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Farm laws: Modi says ready to talk, govt sweeps aside House debate

The Centre also feared being cornered on the subject of enacting a law guaranteeing minimum support prices if a discussion was allowed
Narendra Modi makes a statement before the media outside Parliament on Monday.  The Prime Minister did not take any questions from the journalists.
Narendra Modi makes a statement before the media outside Parliament on Monday. The Prime Minister did not take any questions from the journalists.
PTI Photo

Our Bureau   |   New Delhi   |   Published 30.11.21, 02:34 AM

The Narendra Modi government repealed the three contentious farm laws on the first day of the winter session in Parliament amid an uproar, sweeping aside the Opposition’s demand for a discussion with the same highhandedness that marked the laws’ passage last year.

Minutes before the session started on Monday, however, Prime Minister Narendra Modi had told reporters on Parliament’s premises that his government was “ready to discuss all issues, answer all questions”.

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Agriculture minister Narendra Singh Tomar pushed the repeal bill first in the Lok Sabha and then in the Rajya Sabha. It was passed by voice vote within minutes in both Houses.

“Sir, in the bill (to repeal the laws) it is written that ‘bill for consideration and passing’. If it is ‘consideration and passing' then why a discussion will not take place?” Congress House leader Adhir Chowdhury asked in the Lok Sabha.

Opposition members had trooped into the Well in either House and demanded a discussion. But the government was in no mood to accept a demand that would have given its opponents a chance to score political points by flagging the Centre’s capitulation before the protesting farmers.

The government also feared being cornered on the subject of enacting a law guaranteeing minimum support prices — the most important among the farmers’ remaining demands — if a discussion was allowed.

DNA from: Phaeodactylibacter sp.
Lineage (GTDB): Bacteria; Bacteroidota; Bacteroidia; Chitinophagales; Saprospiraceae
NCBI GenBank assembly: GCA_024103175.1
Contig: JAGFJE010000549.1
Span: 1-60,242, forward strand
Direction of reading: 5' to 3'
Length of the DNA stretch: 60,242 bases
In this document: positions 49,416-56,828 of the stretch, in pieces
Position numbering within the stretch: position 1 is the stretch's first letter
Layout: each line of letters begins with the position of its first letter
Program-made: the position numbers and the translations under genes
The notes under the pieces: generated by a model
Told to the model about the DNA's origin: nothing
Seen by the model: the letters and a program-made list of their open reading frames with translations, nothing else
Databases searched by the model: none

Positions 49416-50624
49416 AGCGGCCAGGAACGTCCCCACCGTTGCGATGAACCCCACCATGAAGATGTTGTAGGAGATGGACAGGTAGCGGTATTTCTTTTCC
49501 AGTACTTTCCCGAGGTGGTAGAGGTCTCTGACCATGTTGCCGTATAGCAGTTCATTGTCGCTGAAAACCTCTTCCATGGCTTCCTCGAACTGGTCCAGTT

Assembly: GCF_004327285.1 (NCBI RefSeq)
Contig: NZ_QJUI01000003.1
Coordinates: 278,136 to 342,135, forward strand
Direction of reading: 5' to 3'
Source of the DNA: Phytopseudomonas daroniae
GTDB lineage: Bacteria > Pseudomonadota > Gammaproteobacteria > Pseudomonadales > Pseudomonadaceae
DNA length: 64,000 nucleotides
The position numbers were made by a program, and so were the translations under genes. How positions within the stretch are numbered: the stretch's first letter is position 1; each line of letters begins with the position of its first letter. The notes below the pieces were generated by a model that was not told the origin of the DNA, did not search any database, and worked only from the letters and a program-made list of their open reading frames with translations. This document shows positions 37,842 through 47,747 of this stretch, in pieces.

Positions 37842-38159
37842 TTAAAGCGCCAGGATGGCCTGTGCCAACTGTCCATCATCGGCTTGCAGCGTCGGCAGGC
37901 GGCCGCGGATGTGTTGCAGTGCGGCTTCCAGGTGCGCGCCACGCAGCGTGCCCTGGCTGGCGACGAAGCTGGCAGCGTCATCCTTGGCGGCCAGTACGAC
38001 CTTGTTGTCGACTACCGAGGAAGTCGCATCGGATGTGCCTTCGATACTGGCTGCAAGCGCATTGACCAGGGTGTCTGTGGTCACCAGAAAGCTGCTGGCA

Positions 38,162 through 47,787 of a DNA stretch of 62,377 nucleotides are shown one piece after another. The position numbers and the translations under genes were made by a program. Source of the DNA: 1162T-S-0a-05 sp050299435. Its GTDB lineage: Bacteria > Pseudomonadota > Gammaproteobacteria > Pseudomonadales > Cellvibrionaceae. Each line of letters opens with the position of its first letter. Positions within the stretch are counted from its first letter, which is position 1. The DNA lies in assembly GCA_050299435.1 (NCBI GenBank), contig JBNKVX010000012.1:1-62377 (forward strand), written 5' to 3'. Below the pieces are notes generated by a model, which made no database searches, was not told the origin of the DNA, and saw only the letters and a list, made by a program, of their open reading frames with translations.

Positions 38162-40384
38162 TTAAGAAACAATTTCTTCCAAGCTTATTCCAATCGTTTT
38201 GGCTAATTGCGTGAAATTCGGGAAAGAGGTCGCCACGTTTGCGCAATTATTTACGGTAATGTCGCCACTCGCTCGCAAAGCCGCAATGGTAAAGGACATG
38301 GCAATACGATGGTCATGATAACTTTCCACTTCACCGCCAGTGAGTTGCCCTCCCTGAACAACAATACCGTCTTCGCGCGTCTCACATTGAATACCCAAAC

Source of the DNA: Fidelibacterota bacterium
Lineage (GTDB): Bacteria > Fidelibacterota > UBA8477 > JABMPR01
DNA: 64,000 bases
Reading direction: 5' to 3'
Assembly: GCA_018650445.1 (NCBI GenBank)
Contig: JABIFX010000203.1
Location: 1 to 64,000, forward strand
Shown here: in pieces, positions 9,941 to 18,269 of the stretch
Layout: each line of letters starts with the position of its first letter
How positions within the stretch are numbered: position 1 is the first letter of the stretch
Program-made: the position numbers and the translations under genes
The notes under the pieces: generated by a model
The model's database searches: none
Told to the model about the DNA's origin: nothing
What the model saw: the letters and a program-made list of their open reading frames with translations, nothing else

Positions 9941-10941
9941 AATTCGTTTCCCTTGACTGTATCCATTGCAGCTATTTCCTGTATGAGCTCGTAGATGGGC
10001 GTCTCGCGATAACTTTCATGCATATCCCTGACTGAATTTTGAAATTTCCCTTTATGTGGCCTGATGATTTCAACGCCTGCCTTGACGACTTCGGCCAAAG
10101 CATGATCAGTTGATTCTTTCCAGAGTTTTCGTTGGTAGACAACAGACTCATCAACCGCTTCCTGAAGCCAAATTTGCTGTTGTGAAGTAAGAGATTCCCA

The three farm laws had been passed in a similar fashion last year — by voice vote in both Houses — with the government rejecting Opposition demands for discussion and scrutiny.

While the government had used its brute majority in the Lok Sabha, the Opposition had protested vehemently in the Rajya Sabha, with eight members getting suspended.

Modi told reporters on Monday morning: “The government is ready to discuss all issues, answer all questions. We want questions in Parliament and also peace. Whatever voices are raised against the government or government policies, the dignity of Parliament and the Speaker's chair should be upheld.”

Modi, who had announced the three laws’ repeal in an address to the nation earlier this month, was in the Lok Sabha for a while but left before the repeal bill’s passage.

Members from Trinamul, DMK and some other Opposition parties were in the Well, seeking a discussion and a law guaranteeing minimum support prices. Congress members too had been with them but had returned after Speaker Om Birla said he would not allow their leader to speak if they were in the Well.

Adhir said the House had in the past discussed many bills before repealing them, so discussions should be allowed. Birla, however, cited the uproar in the House to deny discussion.

The Lok Sabha was adjourned till 2pm, and later for the rest of the day after the repeal bill was passed by voice vote.

In the Rajya Sabha, Tomar said the farm laws had been enacted with good intentions and accused Opposition parties like the Congress of adopting a “double standard” and fuelling the farmers’ agitation.

Leader of the Opposition and Congress member Mallikarjun Kharge argued the government had repealed the laws only because of the BJP’s defeats in by-elections in certain states, and the fear of losing the upcoming Assembly elections in five states.

Earlier in the day, Kharge, John Brittas (CPM), Sanjay Singh (Aam Admi Party) and Binoy Viswam (CPI) had issued notices under Rule 267 for a discussion on the farmers’ demand for an MSP law. Had the Chair accepted the motion, all scheduled business would have been suspended to discuss the matter.

Parliamentary affairs minister Pralhad Joshi told reporters outside the House that the refusal to allow discussions was justified. He chided the Opposition for creating a ruckus.

“The Prime Minister had shown large-heartedness and decided to repeal the laws. The Opposition also wanted repeal of the laws. Despite this, they created a ruckus in the House,” Joshi said.

“We want to know, what is the Opposition’s intention?”



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